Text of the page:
News: Stanley Republican (12-Jul-2002)

Contact: Gina B
Email: clarkcogina@gmail.com

Looking Backwards, from the Stanley Republican, Thursday July 12, 2002, Page 8

10 YEARS AGO July 9, 1992 Michael Anderson, son of Steve and Janice Anderson, has been named a United States National Award winner in science.

A fire started by lightning completely destroyed a barn on the George Gorka farm in the town of Colburn Wednesday evening.

25 YEARS AGO July 7, 1977 After 24 years in the bar and bowling lanes business, Boney and Lucy McQuillan have decided to retire. They have sold Boney's Bar and Bowl to their son and daughter-in-law, Dennis and Judy McQuillan, thus keeping he business in the family. The business will now be called Boyd Bar and Bowl.

Dale Krueger is the new manager of The Hotel Royal, formerly the Hotel Stanley. Deloris Techmeier will continue to operate the bar.

The city council decided that the volunteer firemen wages will remain at $5 per hour for firefighting.

40 YEARS AGO July 12,1962 All school buses in the local school system will be relettered soon, according to action taken by the school board. Lettering on the buses, many of which now bear the designation "Stanley Public Schools," "Stanley High School," or "Stanley Area Schools" will be repainted to read "Stanley-Boyd Area Schools."

The city council accepted a bid by Merl Wilbur for the Robinson School Building in the amount of $100.

Stanley guardsmen at Ft. Lewis in Washington are preparing for the beginning of their return to the area on Aug. 3.

50 YEARS AGO July 10, 1952 Father J.J. Kamla, pastor of St. Mary's Czestochowa, and Father Edwin Knauf, pastor of St. Anne's, have received new appointments. Replacing them are Father Cramer and Father Kaim, respectively.

Norman J. Lasky of Stevens Point has purchased the Foodland Store from the A.L. Shafton Company, and took over ownership July 8. The name of the business will be changed to Norm's Supermarket.

60 YEARS AGO July 10, 1942 Workmen have just completed an extensive job, redecorating and renovating the Methodist Church and parochial residence. The entire interior of the church has undergone a refinishing project.

Mr. and Mrs. George Hakes celebrated their 50th wedding anniversary.

All automobile racing has been banned for the duration of the war as a means of saving tires.

The greatest aerial onslaught ever seen rocked the Axis army back on their heels 65 miles west of Alexandria last weekend,and helped to check Marshal Erwin Rommel's great eastward thrust across the desert. Hundreds of Axis soldiers were captured and many enemy tanks were knocked out in the area of El Alamein.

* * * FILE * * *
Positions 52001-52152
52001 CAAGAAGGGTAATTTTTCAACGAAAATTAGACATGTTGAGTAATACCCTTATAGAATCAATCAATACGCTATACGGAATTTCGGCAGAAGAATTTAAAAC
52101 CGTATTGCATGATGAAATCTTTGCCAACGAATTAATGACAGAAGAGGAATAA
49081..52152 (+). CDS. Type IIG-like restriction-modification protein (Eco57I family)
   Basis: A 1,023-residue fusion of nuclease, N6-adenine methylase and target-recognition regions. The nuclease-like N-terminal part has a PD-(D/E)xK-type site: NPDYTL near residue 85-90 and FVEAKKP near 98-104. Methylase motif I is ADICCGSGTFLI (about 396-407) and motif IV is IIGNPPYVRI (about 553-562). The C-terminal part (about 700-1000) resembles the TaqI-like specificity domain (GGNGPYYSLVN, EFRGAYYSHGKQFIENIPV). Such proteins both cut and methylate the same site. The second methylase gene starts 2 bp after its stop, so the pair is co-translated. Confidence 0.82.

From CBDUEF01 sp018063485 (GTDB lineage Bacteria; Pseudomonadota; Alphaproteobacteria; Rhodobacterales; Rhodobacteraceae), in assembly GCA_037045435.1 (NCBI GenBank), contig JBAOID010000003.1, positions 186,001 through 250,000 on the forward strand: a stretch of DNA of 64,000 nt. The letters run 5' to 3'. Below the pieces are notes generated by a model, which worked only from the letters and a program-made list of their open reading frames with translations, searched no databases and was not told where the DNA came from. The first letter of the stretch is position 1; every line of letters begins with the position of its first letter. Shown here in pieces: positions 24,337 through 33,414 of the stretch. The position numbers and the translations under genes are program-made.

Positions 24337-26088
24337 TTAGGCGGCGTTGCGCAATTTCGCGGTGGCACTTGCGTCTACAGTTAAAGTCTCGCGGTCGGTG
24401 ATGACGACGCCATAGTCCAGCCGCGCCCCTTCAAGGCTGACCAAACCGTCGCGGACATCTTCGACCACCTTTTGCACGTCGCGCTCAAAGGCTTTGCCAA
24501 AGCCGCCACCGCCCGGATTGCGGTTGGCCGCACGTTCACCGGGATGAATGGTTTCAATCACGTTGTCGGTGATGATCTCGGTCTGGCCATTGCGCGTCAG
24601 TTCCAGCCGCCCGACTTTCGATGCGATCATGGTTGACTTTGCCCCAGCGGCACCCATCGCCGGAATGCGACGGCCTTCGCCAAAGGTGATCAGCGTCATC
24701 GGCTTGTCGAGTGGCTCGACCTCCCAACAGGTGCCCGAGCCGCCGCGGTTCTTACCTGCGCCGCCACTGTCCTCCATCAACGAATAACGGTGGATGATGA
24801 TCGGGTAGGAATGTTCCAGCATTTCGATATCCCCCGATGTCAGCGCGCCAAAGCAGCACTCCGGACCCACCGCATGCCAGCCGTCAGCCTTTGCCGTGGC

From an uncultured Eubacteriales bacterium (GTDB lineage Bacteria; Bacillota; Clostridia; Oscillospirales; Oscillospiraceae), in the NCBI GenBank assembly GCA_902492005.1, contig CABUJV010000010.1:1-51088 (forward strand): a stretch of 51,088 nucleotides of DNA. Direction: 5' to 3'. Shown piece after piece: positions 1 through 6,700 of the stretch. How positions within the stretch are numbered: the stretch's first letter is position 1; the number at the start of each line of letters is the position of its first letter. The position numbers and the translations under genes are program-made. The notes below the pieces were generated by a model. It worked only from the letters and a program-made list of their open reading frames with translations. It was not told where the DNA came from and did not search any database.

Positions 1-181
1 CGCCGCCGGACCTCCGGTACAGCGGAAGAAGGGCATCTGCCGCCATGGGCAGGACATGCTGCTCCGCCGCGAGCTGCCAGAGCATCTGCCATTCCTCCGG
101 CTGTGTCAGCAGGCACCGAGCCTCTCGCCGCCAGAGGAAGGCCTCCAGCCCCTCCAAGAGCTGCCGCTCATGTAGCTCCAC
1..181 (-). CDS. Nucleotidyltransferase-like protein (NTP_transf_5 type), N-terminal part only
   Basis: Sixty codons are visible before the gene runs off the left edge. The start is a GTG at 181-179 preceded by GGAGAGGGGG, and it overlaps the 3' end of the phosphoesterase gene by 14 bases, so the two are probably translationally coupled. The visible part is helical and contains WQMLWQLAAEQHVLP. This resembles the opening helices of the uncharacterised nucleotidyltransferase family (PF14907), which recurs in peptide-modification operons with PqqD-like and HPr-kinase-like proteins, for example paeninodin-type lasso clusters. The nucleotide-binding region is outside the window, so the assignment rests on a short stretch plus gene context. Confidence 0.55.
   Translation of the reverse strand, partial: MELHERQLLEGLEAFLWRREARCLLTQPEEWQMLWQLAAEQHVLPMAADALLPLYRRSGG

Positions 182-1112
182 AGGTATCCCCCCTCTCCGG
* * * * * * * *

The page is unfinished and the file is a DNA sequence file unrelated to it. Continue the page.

70 YEARS AGO July 8, 1932 Paul and William Stuttgen raised an addition to their large dairy barn 24x20 with full basement. Frank Koepl was boss carpenter and from all reports it was a peppy crew that assisted him, as follows: Albert Marion, Ole Koepl, John Derks, Tony Horn, Jim Sweeney, Joe Tiry, Gus and Ben Western, Leo Eslinger, Wayne Weissenberg, Roman Dietrich, Henry and Bernard Stuttgen, Frank Seidl, Servatis Stuttgen, Ed Schneider, John Wildenberg and Theo.Konsella. Miss Annie Stuttgen, assisted by Mrs. Henry Stuttgen, Mrs.Frank Seidl, Mrs. S. Stuttgen and Mrs. Geo. Podvin served dinner and supper to the raising crew.

Within a few weeks the Wisconsin Supreme Court will decide whether it will entertain an original action to bring a final test of the state oleomargarine licensing law that has practically closed Wisconsin to the sales of this butter substitute.

100 YEARS AGO July 12,1902 W.F. Crane has sold his Swanson farm of 80 acres to And. N. Sneen.

Rev. A.J. Dorrenbach, a newly ordained priest from Columbus, Ohio, arrived in the city Tuesday and is spending a few days at the home of Father Byrne. Father Dorrenbach will preach Sunday morning in St. Mary's Church.

L.G. Moon is erecting a windmill and water tank and installing a system of supply pipes to furnish water and fire protection to the residents in the vicinity of Moon Park.

A disastrous freight wreck occurred just at the eastern limits of the city on Wednesday evening. Train Number 21, which is a through freight going through the city at full I speed, broke in two, the draw bar of the head car of the last section sticking into the ground and the car to which it was attached turned a complete somersault and piled up the rest of the section consisting of eight cars, scattering freight in every direction. The track was obstructed for about 15 hours.

 

 


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